Influence of acetogenic versus propiogenic supplements on adipose tissue accretion in stocker steers grazing ryegrass pasture

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Bumpus, Emalee Kate
Texas A&M University
stocker; energy supplements
book description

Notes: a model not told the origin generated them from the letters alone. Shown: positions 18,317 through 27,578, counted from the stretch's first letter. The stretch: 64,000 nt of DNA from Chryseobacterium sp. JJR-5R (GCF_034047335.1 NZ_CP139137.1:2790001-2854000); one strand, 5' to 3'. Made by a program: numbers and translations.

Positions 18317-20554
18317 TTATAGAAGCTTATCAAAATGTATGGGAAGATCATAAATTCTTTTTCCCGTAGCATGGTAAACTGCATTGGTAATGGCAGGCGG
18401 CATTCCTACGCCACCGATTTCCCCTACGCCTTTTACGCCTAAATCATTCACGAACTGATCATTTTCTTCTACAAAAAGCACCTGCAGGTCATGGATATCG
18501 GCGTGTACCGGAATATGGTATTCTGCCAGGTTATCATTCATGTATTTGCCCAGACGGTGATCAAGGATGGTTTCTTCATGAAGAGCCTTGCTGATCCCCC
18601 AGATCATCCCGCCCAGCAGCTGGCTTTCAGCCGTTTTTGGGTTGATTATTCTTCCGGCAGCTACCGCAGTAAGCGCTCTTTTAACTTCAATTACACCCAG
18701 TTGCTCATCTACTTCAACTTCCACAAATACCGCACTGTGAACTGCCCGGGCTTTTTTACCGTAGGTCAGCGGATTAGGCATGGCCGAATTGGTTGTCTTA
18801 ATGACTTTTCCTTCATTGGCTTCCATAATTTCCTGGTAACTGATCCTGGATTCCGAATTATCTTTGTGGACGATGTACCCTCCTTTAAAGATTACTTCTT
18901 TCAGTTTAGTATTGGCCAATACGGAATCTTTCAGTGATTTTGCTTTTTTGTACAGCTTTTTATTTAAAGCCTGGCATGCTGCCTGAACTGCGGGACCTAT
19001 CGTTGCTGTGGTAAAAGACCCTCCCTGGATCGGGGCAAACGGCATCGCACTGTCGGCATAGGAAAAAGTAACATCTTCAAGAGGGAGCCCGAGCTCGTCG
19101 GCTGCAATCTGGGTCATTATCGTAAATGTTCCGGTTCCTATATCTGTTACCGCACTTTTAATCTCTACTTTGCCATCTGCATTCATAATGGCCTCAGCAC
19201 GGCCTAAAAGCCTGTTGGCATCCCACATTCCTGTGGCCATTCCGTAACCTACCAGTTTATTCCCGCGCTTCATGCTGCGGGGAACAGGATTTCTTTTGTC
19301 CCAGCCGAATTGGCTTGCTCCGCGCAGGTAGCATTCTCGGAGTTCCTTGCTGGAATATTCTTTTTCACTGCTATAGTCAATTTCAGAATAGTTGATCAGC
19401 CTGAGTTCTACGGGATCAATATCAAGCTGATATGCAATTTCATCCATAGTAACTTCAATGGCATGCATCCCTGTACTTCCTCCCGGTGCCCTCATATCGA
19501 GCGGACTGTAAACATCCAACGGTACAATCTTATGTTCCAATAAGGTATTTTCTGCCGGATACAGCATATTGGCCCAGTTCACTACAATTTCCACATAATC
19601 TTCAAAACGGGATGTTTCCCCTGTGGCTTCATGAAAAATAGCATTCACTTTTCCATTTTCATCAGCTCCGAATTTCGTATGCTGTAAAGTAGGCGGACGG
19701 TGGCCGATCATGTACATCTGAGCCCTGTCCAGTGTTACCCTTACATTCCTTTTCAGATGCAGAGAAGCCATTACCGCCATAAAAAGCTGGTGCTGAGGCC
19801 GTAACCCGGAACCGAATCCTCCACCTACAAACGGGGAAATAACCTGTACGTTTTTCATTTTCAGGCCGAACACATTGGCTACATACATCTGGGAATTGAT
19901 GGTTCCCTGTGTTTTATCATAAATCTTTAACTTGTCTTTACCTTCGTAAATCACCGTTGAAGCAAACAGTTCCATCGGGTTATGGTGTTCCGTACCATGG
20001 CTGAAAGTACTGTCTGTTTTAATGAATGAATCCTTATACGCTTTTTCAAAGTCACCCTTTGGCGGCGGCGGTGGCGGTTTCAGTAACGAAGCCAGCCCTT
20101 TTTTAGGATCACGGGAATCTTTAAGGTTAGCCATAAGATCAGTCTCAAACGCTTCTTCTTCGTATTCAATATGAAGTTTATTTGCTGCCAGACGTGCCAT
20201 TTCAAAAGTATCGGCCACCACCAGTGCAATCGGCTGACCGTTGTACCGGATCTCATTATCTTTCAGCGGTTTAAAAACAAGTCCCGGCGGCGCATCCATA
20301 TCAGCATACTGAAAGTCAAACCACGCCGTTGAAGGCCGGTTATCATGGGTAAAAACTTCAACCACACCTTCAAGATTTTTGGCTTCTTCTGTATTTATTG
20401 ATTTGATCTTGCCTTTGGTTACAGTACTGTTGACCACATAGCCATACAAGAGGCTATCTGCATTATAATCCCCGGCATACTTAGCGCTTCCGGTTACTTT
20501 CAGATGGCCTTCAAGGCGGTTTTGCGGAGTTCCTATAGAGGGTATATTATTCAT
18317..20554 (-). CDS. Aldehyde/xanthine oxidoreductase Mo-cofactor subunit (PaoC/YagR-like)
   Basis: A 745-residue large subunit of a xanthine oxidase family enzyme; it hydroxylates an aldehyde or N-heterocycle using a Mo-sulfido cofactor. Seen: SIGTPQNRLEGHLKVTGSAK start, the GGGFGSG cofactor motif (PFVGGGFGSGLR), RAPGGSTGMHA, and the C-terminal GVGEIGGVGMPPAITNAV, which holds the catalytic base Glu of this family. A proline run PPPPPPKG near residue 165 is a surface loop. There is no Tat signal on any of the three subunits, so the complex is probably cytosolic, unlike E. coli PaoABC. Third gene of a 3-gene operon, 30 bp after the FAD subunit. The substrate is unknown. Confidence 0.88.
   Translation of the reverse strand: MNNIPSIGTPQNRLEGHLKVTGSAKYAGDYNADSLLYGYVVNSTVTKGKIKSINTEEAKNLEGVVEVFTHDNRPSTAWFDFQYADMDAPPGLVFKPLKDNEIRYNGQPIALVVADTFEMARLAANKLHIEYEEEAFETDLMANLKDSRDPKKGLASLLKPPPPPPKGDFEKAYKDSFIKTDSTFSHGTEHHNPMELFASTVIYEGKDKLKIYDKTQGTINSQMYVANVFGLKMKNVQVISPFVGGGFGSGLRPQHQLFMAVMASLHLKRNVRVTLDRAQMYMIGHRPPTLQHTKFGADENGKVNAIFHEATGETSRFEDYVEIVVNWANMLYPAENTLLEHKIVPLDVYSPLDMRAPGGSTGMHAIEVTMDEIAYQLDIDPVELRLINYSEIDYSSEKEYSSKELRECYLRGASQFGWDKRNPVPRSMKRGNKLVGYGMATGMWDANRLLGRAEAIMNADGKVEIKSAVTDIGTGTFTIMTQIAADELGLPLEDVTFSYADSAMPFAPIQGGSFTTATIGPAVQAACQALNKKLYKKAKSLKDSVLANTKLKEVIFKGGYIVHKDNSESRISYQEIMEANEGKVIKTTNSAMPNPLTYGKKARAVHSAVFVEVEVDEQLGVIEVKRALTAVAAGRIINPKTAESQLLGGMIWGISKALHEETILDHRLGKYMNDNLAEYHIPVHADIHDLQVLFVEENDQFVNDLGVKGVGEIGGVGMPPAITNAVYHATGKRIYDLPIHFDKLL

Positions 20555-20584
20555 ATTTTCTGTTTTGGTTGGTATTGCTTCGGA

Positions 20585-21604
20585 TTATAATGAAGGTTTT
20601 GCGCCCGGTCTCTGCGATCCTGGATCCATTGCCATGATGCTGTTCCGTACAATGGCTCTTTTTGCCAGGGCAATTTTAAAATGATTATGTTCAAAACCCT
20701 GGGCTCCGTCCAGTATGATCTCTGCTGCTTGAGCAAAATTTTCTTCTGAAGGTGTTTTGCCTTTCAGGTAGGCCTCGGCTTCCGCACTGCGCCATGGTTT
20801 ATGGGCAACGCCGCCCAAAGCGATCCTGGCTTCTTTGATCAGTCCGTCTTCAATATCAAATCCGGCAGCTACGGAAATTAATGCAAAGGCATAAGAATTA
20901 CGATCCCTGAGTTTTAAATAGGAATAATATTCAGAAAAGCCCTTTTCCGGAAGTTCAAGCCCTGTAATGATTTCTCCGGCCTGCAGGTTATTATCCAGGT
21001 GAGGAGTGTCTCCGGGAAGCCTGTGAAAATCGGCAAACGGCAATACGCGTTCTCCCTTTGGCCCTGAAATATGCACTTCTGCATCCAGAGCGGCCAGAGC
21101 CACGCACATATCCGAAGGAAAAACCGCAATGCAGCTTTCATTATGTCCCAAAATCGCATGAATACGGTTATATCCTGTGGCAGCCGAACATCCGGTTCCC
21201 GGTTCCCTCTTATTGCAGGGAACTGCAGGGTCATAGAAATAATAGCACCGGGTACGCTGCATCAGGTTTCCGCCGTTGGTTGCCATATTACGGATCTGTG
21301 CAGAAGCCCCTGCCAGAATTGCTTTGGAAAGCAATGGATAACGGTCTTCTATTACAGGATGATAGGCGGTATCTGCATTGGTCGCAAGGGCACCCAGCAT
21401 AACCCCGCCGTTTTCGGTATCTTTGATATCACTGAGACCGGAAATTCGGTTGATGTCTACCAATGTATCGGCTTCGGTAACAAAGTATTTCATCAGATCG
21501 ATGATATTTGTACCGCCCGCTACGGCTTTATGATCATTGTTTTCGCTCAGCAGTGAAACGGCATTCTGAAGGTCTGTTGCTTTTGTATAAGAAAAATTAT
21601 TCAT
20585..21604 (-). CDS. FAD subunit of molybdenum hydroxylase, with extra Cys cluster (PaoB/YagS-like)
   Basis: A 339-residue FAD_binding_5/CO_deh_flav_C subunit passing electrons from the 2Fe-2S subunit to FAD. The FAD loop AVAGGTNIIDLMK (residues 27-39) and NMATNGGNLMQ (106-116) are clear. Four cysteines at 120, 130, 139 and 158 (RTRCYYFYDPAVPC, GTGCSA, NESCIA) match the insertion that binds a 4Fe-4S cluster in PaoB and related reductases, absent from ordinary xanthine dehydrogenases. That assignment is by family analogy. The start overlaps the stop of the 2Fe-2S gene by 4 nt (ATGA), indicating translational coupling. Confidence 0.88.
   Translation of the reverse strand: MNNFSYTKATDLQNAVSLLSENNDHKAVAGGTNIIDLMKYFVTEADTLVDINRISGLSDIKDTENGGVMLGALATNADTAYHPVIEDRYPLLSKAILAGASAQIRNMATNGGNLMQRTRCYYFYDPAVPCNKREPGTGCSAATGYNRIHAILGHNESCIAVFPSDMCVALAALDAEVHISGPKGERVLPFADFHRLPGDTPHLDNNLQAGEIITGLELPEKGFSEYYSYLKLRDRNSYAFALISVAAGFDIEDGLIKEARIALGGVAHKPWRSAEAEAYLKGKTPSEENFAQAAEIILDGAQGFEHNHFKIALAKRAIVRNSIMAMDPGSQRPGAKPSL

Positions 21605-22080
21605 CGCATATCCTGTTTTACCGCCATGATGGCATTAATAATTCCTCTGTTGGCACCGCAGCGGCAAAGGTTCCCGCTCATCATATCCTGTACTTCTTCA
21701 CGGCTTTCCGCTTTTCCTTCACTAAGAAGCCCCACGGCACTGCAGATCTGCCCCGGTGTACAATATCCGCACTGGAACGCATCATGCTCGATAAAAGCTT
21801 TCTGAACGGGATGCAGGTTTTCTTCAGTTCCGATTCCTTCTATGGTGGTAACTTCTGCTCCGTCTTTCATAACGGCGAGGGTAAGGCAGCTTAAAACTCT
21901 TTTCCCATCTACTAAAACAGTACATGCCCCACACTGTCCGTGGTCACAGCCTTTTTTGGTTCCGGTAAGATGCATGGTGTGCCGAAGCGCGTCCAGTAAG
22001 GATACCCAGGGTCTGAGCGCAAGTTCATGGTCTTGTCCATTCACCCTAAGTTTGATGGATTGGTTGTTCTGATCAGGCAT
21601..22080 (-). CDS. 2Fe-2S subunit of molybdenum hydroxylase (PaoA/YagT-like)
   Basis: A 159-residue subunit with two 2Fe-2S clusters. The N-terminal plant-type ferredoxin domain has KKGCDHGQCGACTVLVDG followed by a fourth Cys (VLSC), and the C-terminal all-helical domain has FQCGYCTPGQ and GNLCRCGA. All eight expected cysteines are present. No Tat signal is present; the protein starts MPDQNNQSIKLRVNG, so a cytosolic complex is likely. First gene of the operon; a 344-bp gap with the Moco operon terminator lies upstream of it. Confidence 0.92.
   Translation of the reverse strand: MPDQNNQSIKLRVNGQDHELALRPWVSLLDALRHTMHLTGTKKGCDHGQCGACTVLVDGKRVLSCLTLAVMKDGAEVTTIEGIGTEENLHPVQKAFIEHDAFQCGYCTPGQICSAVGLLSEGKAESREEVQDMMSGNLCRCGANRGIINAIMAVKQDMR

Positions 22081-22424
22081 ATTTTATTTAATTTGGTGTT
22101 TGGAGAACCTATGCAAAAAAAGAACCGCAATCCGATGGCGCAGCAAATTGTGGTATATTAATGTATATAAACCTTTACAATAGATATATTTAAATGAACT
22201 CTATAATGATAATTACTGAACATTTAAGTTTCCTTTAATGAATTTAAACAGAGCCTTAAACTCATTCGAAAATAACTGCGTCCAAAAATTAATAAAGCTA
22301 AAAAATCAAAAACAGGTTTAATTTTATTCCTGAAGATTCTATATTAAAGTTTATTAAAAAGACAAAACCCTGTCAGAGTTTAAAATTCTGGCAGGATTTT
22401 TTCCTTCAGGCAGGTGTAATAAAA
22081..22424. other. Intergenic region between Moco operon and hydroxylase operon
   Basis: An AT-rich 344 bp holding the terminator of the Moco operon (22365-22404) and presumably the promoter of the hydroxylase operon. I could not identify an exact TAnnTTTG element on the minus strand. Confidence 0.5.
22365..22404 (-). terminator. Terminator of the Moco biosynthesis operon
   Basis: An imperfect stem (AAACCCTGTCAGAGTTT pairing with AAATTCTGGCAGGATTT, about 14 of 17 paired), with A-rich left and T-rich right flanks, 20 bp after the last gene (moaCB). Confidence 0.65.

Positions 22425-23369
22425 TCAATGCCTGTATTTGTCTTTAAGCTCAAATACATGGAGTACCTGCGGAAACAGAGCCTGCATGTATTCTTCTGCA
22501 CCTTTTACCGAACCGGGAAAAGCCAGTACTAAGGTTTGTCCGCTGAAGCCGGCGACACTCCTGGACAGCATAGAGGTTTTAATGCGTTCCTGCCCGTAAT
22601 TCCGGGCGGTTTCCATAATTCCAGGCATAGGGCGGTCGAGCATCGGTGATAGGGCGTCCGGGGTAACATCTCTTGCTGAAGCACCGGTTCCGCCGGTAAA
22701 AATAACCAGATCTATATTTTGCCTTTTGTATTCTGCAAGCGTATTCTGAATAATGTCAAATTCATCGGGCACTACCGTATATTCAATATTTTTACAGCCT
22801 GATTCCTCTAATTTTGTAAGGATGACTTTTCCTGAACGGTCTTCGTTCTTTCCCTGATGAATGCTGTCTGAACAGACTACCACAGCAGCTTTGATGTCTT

Fifty-eight high grade Bonsmara steers were used to evaluate effects of high-fiber versus high-starch pasture supplements on subcutaneous (s.c.) and intramuscular (i.m.) adipose tissue accretion during growing and finishing phases. Cattle were stratified by body weight (BW), randomly assigned to one of three treatments, and placed on irrigated ryegrass pastures. Treatments were 1) no supplement (NC); 2) commercially available, pelleted high roughage (HR) supplement, designed to promote higher acetate fermentation, fed at 1.36 kg/hd (as-fed) 6 d/wk; or 3) corn-based high starch (HS) supplement, designed to promote higher propionate fermentation, fed at the same rate and frequency as HR. Throughout growing (140 d) and finishing (119 d) phases, full BW was measured every 28 d. Ultrasound ribeye area (REA), percent i.m. fat (IMF), and 12th rib fat thickness (BF) were measured on d -15, 56, 112, 182, and 231. Mixed model repeated measures analysis was performed on growth performance and ultrasound data. All responses increased over time (P < 0.01). Treatment by time interaction (P = 0.05) for BW was due to treatment rank changes among days; within day separations were minimal. Neither treatment nor interaction affected (P > 0.20) IMF, but treatment influenced ultrasound REA (P = 0.05); HS-fed steers had larger REA than HR-fed steers; NC steers were intermediate. Treatment effects on REA with similar IMF suggest that HS-fed steers accreted a greater total amount of i.m. fat. One-way structure analysis of carcass data was performed. Treatment did not affect hot carcass weight (HCW), carcass REA, or carcass fat thickness (FAT) (P > 0.48), but tended (P = 0.15) to affect marbling score (MARB). Supplemented cattle tended to have greater MARB than non-supplemented steers, and MARB was greater for HS-fed steers than that of HR-fed steers. The relationship between carcass REA and MARB is consistent with the relationship observed between ultrasound REA and IMF. These observations suggest that source of energy supplementation partitioned nutrients during the growing phase to favor i.m. fat accretion.